A community of innovators and creators in our new MakerLabs

Our new MakerLabs have propelled Norfolk Collegiate’s innovative learning to higher heights.

Last year, with the help of our Annual Auction Fund-an-Item, the concept of our labs came to life when Brendan Hoyle, theater director and coordinator of maker education, proposed a makerspace movement. The goal was to enhance Collegiate’s curriculum by establishing community hubs of innovation throughout our lower, middle and upper school campus. Hoyle received $25,520 to bring the idea to fruition.

Since the start of the school year, our students have created Keva Plank towers, wooden and 3-D pieces, puzzels and more. 

New technology such as a CNC Router, 3-D printers, laser cutters, hand-powered tools, computers, Lego® Robotics and littleBits Electronics have been added to the spaces. Other fascinating items that have been introduced to our students include Osmo, a unique gaming accessory for the iPad that includes coding and tangram; Ozobot, a small, smart toy robot that empowers students to code and connect the physical and digital worlds; and MakeyMakey®, an invention kit that allows them to combine art and engineering with the Internet. 

Our labs are labeled one through three with MakerLab 1 in the lower school, MakerLab 2 in the middle school and MakerLab 3 in the upper school.

“We are having an absolute blast in MakerLab 3,” said Hoyle. “Recently, our upper school students have served as assistant teachers in MakerLab 1 at the lower school. Both the upper and lower school students have loved the opportunity to work together with these emerging technologies.”

 “I’m really enjoying the MakerLab this year because there are so many new tools at my finger tips,” said Sarah Philpott ’17. “Like with the laser cutter, I was able to make a personalized gift for my boyfriend and that was really special to me. I created a bird out of a block of wood, which is a symbol of kindness.”

“The entire space is very open and provides an outlet for creativity,” said Hailey Bartel ’18.

“What I like about the MakerLab is that you can think of anything and create it,” said Mia Mathas ’18. “This year I learned how to use the power tools to create something that I can use personally or that our theater production team can use.”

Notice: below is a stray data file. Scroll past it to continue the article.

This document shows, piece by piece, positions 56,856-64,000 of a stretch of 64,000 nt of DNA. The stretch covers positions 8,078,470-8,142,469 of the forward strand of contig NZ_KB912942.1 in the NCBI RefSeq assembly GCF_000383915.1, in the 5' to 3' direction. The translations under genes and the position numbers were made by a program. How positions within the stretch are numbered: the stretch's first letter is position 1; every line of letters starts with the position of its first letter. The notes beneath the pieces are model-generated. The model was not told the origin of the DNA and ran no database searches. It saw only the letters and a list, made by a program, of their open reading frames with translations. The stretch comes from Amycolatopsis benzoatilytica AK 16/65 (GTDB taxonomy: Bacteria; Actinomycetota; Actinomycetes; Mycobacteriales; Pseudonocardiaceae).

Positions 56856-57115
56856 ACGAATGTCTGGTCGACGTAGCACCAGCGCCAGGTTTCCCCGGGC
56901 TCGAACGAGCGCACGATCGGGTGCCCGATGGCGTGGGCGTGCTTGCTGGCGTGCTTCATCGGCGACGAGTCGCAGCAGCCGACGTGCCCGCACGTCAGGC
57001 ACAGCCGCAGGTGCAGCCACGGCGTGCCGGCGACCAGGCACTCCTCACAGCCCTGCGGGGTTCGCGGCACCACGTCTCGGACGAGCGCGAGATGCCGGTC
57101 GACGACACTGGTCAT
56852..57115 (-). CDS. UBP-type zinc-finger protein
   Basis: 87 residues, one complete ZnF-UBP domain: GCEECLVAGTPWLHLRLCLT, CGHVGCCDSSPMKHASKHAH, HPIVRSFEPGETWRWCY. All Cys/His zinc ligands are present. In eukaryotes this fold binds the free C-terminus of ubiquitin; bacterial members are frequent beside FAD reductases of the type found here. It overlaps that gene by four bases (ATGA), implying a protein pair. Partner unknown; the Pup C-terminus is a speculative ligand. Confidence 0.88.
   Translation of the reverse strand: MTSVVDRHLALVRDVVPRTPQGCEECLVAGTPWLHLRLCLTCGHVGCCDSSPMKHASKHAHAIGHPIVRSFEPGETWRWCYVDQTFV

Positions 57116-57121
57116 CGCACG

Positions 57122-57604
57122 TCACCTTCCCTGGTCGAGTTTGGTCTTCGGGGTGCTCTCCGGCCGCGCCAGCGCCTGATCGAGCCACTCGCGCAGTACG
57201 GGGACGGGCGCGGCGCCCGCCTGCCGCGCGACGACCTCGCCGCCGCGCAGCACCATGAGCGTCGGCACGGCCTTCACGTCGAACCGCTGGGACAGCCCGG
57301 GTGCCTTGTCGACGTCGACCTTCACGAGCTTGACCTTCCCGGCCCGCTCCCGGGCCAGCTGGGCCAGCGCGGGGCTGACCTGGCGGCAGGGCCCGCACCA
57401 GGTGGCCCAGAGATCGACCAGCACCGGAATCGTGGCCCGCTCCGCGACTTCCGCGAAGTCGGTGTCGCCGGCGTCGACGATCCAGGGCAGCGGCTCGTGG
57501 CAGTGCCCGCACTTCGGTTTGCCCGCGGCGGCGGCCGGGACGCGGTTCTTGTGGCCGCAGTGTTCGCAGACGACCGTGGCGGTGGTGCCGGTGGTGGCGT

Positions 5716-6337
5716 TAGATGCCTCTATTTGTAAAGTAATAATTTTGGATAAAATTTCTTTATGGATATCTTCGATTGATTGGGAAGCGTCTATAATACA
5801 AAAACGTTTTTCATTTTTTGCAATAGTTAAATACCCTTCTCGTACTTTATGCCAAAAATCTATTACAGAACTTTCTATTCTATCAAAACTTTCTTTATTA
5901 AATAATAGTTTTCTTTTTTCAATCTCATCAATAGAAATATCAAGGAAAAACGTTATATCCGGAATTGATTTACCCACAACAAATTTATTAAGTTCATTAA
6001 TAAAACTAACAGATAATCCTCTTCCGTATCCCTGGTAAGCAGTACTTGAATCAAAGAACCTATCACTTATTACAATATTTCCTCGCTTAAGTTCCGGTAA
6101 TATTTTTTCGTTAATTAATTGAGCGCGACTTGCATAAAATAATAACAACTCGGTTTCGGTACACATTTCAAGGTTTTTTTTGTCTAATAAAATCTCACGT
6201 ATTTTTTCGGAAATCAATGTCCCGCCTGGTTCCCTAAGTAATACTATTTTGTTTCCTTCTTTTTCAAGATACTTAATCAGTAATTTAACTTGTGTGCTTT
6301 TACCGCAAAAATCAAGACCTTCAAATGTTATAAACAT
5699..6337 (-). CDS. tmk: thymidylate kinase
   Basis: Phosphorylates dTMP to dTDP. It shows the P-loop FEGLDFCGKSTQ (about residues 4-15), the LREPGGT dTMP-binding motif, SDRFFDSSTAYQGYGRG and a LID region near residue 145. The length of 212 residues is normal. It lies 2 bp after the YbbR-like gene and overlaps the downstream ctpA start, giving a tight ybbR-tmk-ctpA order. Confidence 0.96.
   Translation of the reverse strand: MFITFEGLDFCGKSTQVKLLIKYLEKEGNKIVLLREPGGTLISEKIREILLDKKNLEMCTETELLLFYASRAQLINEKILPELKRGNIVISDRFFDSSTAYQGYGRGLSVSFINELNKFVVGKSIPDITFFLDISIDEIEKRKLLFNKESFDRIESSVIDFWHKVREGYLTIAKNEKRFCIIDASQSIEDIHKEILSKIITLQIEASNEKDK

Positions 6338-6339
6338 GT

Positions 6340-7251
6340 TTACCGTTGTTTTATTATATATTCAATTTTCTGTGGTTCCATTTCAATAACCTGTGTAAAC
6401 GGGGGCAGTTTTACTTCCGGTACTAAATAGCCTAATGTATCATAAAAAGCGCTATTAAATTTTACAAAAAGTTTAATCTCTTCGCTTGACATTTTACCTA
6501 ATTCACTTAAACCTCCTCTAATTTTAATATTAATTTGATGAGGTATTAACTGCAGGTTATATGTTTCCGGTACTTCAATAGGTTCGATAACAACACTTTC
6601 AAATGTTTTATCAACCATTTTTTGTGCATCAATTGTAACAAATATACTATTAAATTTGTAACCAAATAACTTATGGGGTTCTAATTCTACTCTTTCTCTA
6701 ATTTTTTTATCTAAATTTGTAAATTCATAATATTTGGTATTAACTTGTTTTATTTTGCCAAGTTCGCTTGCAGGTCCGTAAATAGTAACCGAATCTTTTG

“One thing I like about the labs is that it teaches us new tools such as MakeyMakey®, which uses electrical currents to program a keyboard,” said Trafton Addison ’17. “The space encourages growth in an academic area that a lot of schools don’t offer. It’s nice to see how we are broadening our horizons.”

Keva Planks have been all the rage at our lower school, and Hoyle’s hardest blow hasn’t knocked down some of our lower school students’ towers.

“The lower school is in love with the MakerLab,” said Melissa Silverman, lower school science teacher. “All classes have experienced the lab at this point. Students used Keva Planks in teams to build the tallest tower possible that would withstand Mr. Hoyle's hardest blow. Students enjoy working together and strategizing an engineering plan. They also spend time with Osmo interacting with tangram shapes to solve challenging puzzles; use Sphero to practice coding; enjoy the Makey Makey® micro controller to turn everyday objects into programmed controllers to create music in a computer program; and they also draw code on poster boards to control Ozobots.”

“We can build anything that is in our brain in the MakerLab,” said Gavin Rodden ’28.

“I love going to the MakerLab,” said Austin Hrisko ’25. “Programming the Spheros is my favorite [because] I like changing the colors and programming it to move wherever I want it.”

“It is so fun to learn in the MakerLab,” said Keeley Boone ’27. “I wish we could go every day.”

Many of our teachers have taken the opportunity to tailor class lessons and projects to encompass the MakerLabs, including: Evan Benedict '04, upper school English teacher, whose class will create realistic rendering of an article symbol on the novel The Kite Runner; Jill Archer, middle school English teacher, whose class will create icons for a mythology project; Ashley James, lower school teacher, whose class plans to build dioramas of each region of Virginia using the 3-D printer; and Dave Fisher, upper school science teacher, whose class will build a working full-scale trebuchet.

“MakerLab 2 in the middle school hit the year running with MakerLab choice time, including Chinese 1 and the seventh-grade silk road project,” said Claire Fornsel, middle school science teacher.

“The MakerLab has a lot of materials that help us do the things we need to do,” said Drew Hess ’22. “The 3-D printers help us design and create things we normally cannot get from a hardware store.”

“MakerLab 2 opens lots of experiences for students; there are lots of tools and materials we can use for projects,” said Zac Fowler ’22.

“Just what I have always wanted because I like to create things,” said Maggie Campbell ’22. “I’ve spent hours at my grandmother’s house making things out of boxes.”

To learn more about our maker education programs, contact Brendan Hoyle at bhoyle@norfolkcollegiate.org.